doi:10.1371/journal.pone.0168866
PMCID: PMC5179131  PMID: 28005978
25.  Vitamin D and Exercise Performance in Professional Soccer Players 
PLoS ONE  2014;9(7):e101659.
Aim
The current study had two aims. The primary purpose was to examine the association between serum vitamin D levels and the ergometric evaluation of muscle strength, aerobic capacity, and speed in professional soccer players. The secondary aim was to evaluate the effects of the soccer off-season period on serum vitamin D levels.
Methods
Sixty-seven Caucasian male soccer players (age 25.6±6.2 and height 1.81±0.08 m), members of two Greek Superleague Soccer teams and one Football-league championship team participated in this study. Exercise performance testing for the determination of squat jump (SJ), countermovement jump (CMJ), 10 (10 m) and 20 meters (20 m) sprint performance, maximal oxygen consumption (VO2max), anthropometry, and blood sampling were performed before (pre) and after (post) the six-week off-season period.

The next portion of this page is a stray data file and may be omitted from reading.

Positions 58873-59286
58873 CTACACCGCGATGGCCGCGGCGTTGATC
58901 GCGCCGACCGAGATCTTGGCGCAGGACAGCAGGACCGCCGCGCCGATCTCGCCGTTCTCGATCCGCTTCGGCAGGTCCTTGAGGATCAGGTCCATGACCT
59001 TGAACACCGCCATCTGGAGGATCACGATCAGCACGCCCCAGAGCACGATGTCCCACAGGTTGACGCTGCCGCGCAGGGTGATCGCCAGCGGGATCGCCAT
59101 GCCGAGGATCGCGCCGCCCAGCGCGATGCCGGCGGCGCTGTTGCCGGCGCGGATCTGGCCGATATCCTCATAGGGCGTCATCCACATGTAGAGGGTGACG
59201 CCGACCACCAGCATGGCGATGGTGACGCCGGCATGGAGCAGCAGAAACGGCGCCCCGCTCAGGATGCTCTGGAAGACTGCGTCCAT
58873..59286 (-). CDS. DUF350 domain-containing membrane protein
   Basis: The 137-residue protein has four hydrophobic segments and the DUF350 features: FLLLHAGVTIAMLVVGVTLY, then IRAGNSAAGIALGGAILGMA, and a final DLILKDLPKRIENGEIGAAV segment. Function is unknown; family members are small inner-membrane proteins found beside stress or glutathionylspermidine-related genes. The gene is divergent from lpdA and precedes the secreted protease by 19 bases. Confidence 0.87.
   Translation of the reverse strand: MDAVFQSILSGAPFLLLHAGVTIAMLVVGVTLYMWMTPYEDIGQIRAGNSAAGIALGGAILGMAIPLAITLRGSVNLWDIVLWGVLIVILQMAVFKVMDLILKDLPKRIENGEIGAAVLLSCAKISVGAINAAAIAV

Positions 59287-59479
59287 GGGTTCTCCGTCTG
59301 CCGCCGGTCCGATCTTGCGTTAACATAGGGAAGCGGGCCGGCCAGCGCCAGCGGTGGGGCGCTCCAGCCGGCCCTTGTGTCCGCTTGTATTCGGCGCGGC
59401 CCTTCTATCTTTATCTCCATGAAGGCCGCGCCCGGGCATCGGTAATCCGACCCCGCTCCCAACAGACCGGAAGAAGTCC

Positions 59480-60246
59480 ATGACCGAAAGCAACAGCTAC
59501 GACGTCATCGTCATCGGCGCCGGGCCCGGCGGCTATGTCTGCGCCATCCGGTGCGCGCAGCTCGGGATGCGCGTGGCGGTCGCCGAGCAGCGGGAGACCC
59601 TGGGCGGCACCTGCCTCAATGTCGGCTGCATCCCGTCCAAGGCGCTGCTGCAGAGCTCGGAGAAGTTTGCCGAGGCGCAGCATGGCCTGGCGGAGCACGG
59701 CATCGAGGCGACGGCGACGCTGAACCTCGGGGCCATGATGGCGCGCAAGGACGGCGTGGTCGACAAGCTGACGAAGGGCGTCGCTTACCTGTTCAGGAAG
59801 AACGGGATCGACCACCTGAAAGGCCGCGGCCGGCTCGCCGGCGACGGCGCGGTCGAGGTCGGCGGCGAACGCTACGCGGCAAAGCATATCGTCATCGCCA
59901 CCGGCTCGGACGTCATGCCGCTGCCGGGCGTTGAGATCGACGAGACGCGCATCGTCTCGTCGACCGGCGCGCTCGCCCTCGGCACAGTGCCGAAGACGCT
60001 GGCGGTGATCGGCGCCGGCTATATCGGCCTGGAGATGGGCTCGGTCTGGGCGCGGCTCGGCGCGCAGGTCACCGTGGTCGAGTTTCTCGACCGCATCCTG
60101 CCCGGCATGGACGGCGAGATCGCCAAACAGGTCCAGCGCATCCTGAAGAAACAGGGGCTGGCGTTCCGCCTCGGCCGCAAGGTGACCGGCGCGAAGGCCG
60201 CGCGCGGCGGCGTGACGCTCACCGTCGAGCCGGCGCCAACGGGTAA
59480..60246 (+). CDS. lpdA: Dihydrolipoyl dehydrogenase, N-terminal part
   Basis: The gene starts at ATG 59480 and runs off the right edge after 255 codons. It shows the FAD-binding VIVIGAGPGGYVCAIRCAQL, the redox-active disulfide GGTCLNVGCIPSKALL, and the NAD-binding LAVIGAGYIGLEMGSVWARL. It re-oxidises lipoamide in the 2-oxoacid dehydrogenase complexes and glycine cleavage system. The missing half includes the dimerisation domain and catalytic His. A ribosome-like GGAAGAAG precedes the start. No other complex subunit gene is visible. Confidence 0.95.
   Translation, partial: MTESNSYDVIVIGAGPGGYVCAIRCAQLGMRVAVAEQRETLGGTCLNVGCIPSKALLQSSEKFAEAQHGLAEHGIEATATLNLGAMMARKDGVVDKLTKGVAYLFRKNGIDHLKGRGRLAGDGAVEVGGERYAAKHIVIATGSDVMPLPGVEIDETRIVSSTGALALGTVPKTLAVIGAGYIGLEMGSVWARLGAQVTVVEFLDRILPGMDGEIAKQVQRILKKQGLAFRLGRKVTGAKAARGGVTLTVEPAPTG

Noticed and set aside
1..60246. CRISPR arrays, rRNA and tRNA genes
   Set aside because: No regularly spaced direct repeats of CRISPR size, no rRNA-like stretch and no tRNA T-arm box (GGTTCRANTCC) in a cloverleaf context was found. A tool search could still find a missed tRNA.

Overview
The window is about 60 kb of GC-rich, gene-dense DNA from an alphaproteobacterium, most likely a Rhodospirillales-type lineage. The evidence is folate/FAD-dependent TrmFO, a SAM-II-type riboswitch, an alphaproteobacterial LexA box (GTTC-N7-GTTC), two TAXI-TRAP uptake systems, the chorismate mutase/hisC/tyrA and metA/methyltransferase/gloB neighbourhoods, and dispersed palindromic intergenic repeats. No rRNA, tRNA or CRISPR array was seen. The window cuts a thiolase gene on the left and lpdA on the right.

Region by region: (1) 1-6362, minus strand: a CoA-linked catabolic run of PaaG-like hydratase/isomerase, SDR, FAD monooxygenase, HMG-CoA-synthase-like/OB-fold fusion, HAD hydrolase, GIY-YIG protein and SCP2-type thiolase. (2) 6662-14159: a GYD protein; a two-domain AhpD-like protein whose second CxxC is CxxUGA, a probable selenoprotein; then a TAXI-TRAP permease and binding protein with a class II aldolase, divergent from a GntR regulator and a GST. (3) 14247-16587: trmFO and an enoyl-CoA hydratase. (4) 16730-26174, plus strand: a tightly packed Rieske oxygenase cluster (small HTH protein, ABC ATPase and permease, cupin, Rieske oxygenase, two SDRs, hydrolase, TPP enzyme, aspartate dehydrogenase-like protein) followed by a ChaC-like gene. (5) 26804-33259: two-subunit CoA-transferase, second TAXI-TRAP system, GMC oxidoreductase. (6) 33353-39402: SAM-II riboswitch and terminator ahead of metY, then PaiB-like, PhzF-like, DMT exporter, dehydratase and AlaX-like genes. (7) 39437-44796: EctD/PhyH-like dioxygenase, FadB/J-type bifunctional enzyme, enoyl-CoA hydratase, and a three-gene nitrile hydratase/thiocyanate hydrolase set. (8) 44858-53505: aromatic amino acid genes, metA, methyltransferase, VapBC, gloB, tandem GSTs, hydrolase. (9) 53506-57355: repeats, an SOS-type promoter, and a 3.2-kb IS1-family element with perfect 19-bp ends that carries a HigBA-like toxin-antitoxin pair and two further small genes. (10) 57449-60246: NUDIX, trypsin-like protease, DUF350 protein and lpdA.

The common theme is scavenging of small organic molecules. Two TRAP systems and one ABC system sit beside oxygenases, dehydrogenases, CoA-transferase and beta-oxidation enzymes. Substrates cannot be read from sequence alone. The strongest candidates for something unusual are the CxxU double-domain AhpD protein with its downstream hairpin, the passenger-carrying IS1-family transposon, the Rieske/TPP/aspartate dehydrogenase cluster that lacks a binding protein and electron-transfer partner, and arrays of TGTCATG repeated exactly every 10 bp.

Results
Analysis of our results showed the following: (a) a significant correlations between serum vitamin D levels and performance parameters in both pre (SJ; P<0.001, CMJ; P<0.001, VO2max; P<0.001, 10 m; P<0.001, and 20 m; P<0.001) and post (SJ; P<0.001, CMJ; P<0.001, VO2max; P = 0.006, 10 m; P<0.001, and 20 m; P<0.001) experimental sessions. (b) Vitamin D concentration increased significantly (P<0.001) following the six-week off-season period compared to baseline, while at the same time all measured performance parameters decreased (SJ; P<0.001, CMJ; P<0.001, 10 m; P<0.001, 20 m; P<0.001, VO2max; P<0.001).
Discussion
Our findings suggest that vitamin D levels are associated with the ergometric evaluation of muscle strength, as expressed by SJ and CMJ, sprinting capacity, and VO2max in professional soccer players, irrespective the levels of performance. Furthermore, our data reaffirm the importance of UVB on serum vitamin D levels. Moreover, reductions in exercise training stress may also have beneficial effects on vitamin D levels, suggesting a possible association of its levels and the training-induced stress. Our results indicate a possibly bidirectional interaction between soccer performance indices and vitamin D levels.
doi:10.1371/journal.pone.0101659
PMCID: PMC4081585  PMID: 24992690